Since September, New York’s City Hall has asked the White House for help on multiple fronts, according to multiple people familiar with the discussions. Among other things, they've sought funding, help convening local and state leaders to discuss relocating some asylum seekers, and relaxing work requirements so migrants can get jobs, the people said.

But the inaction has left local leaders at a crossroads, even as Biden administration officials point to hundreds of millions of dollars to help with the migrant crisis. It’s still not clear how this money, passed in the latest government funding bill, will be allocated and how much will specifically reach New York City.

The administration’s continued silence on Democrats’ appeals is yet another indication that President Joe Biden has limited tools at his disposal to deal with record levels of migrant crossings, now straining cities thousands of miles north of the U.S.-Mexico border. And the president faces the political challenge of trying to appease both Republicans and a growing number of Democrats who have criticized his border policies as too lax, while not further angering immigration reform advocates and lawyers.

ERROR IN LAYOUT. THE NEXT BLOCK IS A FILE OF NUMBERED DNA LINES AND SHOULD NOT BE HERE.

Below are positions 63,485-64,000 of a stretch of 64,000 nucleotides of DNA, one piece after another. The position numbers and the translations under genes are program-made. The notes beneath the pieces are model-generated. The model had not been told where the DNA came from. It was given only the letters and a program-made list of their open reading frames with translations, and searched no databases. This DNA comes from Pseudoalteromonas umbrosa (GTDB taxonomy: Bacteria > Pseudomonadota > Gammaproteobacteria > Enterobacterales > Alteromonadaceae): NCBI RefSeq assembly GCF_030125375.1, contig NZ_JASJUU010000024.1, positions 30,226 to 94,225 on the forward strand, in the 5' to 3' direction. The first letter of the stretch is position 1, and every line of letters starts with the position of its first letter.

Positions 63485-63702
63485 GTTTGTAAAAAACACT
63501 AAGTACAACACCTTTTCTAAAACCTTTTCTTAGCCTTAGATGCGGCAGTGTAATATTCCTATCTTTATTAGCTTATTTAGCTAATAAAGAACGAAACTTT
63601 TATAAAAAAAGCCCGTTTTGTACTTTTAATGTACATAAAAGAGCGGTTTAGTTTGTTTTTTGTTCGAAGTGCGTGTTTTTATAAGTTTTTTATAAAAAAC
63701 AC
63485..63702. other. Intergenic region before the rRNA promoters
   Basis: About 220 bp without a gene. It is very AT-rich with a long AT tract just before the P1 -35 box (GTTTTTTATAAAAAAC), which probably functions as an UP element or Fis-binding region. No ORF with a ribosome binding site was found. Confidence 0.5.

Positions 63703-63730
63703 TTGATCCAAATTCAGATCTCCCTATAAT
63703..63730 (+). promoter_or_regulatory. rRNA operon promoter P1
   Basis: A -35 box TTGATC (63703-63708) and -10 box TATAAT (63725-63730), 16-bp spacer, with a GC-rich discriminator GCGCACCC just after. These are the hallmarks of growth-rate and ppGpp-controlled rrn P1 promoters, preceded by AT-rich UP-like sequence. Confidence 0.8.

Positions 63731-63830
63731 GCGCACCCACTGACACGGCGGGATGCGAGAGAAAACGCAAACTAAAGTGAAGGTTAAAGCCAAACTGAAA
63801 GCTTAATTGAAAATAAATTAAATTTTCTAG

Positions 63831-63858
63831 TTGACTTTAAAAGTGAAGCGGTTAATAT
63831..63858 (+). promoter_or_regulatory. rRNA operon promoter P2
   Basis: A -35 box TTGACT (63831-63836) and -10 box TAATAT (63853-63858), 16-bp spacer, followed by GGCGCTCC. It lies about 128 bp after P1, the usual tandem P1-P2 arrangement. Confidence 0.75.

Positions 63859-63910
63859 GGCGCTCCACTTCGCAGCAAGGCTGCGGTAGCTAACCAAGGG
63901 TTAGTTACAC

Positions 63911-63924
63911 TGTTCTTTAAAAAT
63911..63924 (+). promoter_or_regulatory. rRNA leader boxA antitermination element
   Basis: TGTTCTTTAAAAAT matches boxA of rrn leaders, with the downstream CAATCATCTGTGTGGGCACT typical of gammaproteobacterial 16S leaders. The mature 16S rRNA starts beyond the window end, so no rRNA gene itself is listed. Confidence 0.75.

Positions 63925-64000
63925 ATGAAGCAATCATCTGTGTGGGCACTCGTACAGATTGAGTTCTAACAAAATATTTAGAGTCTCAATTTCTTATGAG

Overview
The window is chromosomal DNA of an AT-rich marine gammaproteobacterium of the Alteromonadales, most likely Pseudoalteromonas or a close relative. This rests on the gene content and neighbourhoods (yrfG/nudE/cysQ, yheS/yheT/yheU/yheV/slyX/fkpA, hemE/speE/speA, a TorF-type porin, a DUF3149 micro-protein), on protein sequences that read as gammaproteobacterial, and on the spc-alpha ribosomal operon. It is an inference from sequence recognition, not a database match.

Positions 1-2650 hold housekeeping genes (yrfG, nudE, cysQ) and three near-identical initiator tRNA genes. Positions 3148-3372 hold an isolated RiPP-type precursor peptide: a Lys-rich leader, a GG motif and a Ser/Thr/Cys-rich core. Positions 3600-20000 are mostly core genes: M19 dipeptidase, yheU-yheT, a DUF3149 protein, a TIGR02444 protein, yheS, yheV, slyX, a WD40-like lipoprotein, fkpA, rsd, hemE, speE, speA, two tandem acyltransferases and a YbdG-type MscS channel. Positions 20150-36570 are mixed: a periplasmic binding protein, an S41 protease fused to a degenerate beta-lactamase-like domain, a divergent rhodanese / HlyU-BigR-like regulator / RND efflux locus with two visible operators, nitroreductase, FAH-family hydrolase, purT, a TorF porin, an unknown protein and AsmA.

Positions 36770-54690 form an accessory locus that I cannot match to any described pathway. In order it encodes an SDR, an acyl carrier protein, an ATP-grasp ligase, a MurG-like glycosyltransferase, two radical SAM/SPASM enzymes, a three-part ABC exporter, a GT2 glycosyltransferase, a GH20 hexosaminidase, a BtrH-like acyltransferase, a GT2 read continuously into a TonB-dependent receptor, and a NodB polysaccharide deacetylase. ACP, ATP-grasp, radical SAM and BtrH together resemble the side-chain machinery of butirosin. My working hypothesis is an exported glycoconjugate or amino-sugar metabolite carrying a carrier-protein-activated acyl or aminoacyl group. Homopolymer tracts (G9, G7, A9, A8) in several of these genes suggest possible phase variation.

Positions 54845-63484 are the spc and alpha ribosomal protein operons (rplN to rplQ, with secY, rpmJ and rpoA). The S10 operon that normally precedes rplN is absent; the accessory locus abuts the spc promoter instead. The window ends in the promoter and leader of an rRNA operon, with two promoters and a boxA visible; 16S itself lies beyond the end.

Biden is scheduled to travel early next week to Mexico City, where he’ll meet with Mexican President Andrés Manuel López Obrador. The White House is planning a potential stop at the U.S.-Mexico border during Biden’s trip, in what would be the president’s first visit since taking office. Vice President Kamala Harris visited the southern border in June 2021.

Adams said Wednesday his city would continue to support migrants but warned that space and resources were dwindling. New York City has opened dozens of emergency shelters, he said, but schools, health care systems and other public services are facing unprecedented strain.

“I don’t know if we really understand the magnitude of dropping 30,000 people in the city that’s already gone through a crisis,” Adams said, referring to its Covid pandemic recovery.